Can Property Held Under a Joint Tenancy Be Subject to a Writ of Seizure and Sale?
Published on 19th March, 2019 by Benjamin Li Yong Le
In recent times, there have been several conflicting High Court decisions dealing with the question of whether a joint tenant’s interest in immovable property can be subject to a writ of seizure and sale (“WSS”).
The Singapore Courts in Malayan Banking Bhd v Focal Finance Ltd (“Malayan Banking”) and Chan Lung Kien v Chan Shwe Ching (“Chan Lung Kien”) decided that a WSS cannot attach to property held under joint tenancy.
However, two other High Court decisions, namely, Chan Shwe Ching v Leong Lai Yee (“Leong Lai Yee”) and Peter Low LLC v Higgins, Danial Patrick took a contrary position.
On 12 March 2019, in a decision of the High Court (delivered by Justice Chan Seng Onn) held that allowing a joint tenant’s interest to be attached to a WSS would be consistent with the intention of John Baalman (“Baalman”), the draftsman of the Land Titles Ordinance (the predecessor of the present-day Land Titles Act).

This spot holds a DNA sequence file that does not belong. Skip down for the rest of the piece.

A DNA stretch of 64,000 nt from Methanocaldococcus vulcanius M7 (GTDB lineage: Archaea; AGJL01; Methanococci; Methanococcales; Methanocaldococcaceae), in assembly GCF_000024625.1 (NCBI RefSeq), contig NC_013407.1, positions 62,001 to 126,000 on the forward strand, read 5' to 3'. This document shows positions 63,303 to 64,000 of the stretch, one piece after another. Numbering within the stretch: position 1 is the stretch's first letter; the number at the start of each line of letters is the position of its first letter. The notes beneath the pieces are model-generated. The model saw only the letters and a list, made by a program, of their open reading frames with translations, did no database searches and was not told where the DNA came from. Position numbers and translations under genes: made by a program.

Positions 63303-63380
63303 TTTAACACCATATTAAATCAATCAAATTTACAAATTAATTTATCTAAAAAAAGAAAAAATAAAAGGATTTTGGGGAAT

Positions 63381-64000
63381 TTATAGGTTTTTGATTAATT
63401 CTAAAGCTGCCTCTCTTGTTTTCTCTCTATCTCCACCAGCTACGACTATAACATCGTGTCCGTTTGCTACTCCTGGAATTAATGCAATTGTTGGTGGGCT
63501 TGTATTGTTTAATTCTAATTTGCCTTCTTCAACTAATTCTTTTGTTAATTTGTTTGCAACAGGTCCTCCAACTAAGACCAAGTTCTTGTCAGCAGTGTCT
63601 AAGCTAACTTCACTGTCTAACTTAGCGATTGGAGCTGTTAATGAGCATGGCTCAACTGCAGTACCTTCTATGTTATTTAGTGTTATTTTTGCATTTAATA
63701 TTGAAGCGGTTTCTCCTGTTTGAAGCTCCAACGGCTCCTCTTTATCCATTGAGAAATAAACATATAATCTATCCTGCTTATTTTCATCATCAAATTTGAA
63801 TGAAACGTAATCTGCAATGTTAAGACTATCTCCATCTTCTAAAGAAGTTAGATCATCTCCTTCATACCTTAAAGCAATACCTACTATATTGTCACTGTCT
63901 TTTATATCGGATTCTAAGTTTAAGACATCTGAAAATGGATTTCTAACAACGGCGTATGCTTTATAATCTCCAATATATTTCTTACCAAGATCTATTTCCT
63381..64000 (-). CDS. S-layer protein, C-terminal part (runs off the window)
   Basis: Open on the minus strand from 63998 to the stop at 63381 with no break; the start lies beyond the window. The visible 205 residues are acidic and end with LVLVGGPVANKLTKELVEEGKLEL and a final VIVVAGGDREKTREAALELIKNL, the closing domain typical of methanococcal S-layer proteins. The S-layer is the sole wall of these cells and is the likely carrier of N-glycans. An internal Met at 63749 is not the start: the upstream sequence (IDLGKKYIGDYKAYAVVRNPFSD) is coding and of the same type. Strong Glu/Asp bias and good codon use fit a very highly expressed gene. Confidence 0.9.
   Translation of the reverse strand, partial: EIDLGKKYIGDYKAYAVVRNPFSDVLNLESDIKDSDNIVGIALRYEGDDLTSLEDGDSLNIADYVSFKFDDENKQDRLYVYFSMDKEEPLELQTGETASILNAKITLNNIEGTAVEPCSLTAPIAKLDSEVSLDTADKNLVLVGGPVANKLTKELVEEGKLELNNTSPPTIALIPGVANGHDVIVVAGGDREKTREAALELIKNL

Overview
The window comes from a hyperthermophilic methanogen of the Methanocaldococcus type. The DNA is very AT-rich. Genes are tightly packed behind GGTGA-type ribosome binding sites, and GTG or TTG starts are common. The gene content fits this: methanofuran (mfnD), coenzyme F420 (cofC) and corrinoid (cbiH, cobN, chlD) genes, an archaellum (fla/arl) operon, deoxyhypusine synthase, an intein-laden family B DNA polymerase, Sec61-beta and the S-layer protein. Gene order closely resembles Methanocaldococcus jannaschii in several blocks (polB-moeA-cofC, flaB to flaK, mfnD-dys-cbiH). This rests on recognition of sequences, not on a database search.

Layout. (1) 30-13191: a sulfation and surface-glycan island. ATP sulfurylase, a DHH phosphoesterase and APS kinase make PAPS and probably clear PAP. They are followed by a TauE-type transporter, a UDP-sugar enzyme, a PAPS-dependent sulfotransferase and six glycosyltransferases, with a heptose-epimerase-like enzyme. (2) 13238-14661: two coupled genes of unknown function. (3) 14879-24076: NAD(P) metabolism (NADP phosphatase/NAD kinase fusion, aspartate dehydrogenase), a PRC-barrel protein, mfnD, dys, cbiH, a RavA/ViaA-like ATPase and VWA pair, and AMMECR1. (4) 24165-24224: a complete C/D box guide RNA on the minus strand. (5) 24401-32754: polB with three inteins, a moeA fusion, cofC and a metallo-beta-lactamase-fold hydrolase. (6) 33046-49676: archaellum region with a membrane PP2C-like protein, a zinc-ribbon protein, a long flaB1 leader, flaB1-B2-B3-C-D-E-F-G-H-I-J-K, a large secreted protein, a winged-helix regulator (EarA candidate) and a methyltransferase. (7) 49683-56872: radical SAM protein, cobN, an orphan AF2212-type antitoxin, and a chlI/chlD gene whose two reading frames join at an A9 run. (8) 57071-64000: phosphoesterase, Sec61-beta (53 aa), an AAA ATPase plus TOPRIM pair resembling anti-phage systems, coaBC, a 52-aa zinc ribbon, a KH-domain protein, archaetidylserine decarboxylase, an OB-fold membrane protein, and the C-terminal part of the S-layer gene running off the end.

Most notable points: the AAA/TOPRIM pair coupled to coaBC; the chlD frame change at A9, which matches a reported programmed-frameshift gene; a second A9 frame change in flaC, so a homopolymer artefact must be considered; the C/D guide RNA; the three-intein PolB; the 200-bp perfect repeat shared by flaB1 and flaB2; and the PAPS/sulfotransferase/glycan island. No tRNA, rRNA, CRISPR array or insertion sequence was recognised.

In his commentary on the Land Titles Ordinance, Baalman wrote that, in Australia, the interest of a joint tenant could be taken under a writ, and that there was nothing in the Ordinance which made the Australian decisions inapplicable.
The Court stated that the WSS may attach to a joint tenant’s interest in land independent of severance of the joint tenancy.
This was supported by the broad wording of the relevant statutory provisions, which do not indicate the need for severance of the joint tenancy before the WSS may be attached for the purposes of enforcing a judgment.
There was no judicial overreach in allowing for such attachment despite the lack of express statutory wording enabling the seizure of a joint tenant’s interest under a WSS; the Canadian and Australian statutes which expressly provided for the attachment of the interest of a joint tenant under a writ were clarificatory rather than enabling provisions.